Some days, you'll wake up before your alarm goes off, feeling refreshed and energized. Other times, you sleep until the very last second. Even if you're getting a relatively constant amount of sleep each night, you'll feel very different when you wake up.
So how much sleep do you really need? The solution to sleep problems lies in the sleep cycle, which is the stage your body goes through every day when you sleep.
Knowing how much sleep you need is related to optimizing sleep cycles, age, and personal preferences. If you want to wake up refreshed and energized, read on to learn how much sleep you really need.
Sleep Guidelines by Age
Stages of Sleep
Your body goes through several cycles while you sleep. Each cycle is broken down into four phases: N1, N2, N3, and REM sleep. Each of these overarching sleep cycles takes an average of 90 minutes — which is why it’s generally recommended to coordinate your sleeping schedule with the number of sleep cycles you can complete.
For example, within the recommended 7–9 hours for adults, 7.5 hours of sleep equals five sleep cycles and nine hours of sleep equals six sleep cycles.
Stage 1 : Is the beginning of the sleep cycle and is a relatively light stage of sleep. Stage 1 can be considered a transition period between wakefulness and sleep.
In Stage 1, the brain produces high amplitude theta waves, which are very slow brain waves. This period of sleep lasts only a brief time (around five to 10 minutes). If you awaken someone during this stage, they might report that they were not really asleep.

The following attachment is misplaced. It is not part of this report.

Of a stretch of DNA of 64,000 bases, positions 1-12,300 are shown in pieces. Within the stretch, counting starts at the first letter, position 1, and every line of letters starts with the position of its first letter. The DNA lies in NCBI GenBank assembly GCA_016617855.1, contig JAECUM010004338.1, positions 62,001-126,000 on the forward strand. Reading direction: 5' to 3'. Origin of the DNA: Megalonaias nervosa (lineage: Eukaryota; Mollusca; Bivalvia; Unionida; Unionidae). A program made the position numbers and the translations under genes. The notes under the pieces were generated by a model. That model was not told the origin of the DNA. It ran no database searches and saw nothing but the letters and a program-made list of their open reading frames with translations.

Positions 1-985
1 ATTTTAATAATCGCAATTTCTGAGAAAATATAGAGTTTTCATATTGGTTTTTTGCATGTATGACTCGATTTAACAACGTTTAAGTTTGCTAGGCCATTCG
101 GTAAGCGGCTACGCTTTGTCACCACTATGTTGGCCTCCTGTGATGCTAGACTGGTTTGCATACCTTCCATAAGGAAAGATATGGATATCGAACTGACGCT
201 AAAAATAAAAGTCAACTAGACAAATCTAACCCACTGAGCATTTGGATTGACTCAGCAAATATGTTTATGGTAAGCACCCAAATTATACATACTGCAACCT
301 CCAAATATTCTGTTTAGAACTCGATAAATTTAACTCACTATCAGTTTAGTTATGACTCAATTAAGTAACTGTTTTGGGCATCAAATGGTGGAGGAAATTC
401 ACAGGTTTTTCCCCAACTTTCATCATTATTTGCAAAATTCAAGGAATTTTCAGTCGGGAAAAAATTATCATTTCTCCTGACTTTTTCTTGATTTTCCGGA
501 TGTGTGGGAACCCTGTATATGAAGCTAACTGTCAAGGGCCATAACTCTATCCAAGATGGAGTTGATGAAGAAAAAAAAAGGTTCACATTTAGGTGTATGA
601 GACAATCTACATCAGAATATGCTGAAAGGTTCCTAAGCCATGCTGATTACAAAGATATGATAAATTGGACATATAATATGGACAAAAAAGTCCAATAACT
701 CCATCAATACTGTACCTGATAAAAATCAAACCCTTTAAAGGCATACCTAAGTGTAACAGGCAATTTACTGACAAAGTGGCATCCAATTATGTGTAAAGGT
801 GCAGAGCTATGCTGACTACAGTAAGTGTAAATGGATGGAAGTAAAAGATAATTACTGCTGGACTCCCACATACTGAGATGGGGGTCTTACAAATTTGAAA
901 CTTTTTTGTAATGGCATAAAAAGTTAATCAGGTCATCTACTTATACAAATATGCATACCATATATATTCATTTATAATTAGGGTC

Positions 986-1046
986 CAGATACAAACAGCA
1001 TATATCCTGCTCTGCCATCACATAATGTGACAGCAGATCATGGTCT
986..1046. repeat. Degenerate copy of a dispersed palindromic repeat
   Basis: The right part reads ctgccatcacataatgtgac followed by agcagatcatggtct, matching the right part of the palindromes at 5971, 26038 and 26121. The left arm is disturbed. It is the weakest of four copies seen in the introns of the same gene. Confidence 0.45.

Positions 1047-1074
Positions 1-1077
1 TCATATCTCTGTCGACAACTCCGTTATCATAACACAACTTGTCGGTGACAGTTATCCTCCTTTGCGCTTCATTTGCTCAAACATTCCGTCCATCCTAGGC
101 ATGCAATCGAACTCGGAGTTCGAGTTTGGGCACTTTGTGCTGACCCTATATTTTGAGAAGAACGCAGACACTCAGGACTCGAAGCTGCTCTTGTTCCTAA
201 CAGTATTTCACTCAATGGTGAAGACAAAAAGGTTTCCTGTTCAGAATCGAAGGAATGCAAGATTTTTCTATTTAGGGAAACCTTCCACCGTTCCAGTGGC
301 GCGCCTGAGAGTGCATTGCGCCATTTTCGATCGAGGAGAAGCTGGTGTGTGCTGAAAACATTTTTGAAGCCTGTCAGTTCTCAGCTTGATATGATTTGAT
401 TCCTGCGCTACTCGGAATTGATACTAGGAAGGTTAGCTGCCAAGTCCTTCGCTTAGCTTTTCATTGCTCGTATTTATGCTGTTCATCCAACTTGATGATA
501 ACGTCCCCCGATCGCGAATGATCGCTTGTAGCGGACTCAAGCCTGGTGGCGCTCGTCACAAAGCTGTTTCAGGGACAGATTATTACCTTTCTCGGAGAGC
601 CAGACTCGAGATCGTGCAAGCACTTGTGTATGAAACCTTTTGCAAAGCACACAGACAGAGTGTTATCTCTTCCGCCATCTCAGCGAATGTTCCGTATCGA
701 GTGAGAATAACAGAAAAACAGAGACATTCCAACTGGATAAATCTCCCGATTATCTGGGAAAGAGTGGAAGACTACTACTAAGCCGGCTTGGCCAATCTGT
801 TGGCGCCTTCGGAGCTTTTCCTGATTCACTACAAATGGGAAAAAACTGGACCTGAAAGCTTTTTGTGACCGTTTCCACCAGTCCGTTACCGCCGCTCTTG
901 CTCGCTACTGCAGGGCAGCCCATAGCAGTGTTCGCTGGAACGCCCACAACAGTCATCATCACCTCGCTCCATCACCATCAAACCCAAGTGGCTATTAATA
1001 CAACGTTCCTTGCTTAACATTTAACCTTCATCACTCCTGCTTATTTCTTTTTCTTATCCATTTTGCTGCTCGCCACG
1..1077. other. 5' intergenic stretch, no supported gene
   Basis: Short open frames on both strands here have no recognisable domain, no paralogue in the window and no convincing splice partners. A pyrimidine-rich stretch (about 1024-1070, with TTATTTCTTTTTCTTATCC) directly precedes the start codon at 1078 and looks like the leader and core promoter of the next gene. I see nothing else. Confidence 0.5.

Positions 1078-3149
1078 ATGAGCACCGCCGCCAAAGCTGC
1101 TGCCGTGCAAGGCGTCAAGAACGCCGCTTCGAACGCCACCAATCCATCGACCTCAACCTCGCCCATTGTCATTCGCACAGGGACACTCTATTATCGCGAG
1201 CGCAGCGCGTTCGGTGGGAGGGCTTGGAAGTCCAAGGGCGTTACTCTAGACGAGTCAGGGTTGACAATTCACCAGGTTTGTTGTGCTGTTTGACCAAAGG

Stage 2 : The Second stage of sleep and lasts for approximately 20 minutes. During stage 2 sleep: You become less aware of your surroundings. and body temperature drops. Breathing and heart rate become more regular
Older studies suggested that bed-wetting was most likely to occur during this deep stage of sleep, but some more recent evidence suggests that such bed-wetting can also occur at other stages. Sleepwalking also tends to occur most often during the deep sleep of this stage. Stage 4 :During REM sleep . The brain becomes more active. The body becomes relaxed and immobilized. Dreams Occur and Eyes move rapidly.
Most dreaming occurs during the fourth stage of sleep, known as rapid eye movement (REM) sleep. REM sleep is characterized by eye movement, increased respiration rate, and increased brain activity. The American Sleep Foundation suggests that people spend approximately 20% of their total sleep in this stage.
REM sleep is also referred to as paradoxical sleep because while the brain and other body systems become more active, muscles become more relaxed. Dreaming occurs due to increased brain activity, but voluntary muscles become immobilized.
Signs You’re Not Getting Enough Sleep
Tips to Sleep Better at Night
- Increase bright light exposure during the day
- Reduce blue light exposure in the evening
- Don't consume caffeine late in the day
- Sleep in a cool room
- Optimize your bedroom environment
- Relax and clear your mind in the evening
- Take a relaxing bath or shower
- Get a comfortable bed, mattress, and pillow
To Each Their Own
So how much sleep do you really need? Well, the answer is that it depends. A growing child likely needs several more hours of sleep than their parent, but sleep is also unique to each individual. To determine how much sleep you really need, take a look at your sleeping habits to diagnose how well you’re sleeping and determine what you can do to sleep better.
Want to get the best sleep of your life?
Starting catching some zzz’s with a cozy mattress and soft sheet today.